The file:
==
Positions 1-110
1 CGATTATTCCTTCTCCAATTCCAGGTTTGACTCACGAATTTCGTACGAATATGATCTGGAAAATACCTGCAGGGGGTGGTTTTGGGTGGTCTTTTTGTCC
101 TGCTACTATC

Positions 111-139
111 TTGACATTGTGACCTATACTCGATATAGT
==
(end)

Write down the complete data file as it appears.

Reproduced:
Positions 1-110
1 CGATTATTCCTTCTCCAATTCCAGGTTTGACTCACGAATTTCGTACGAATATGATCTGGAAAATACCTGCAGGGGGTGGTTTTGGGTGGTCTTTTTGTCC
101 TGCTACTATC

Positions 111-139
111 TTGACATTGTGACCTATACTCGATATAGT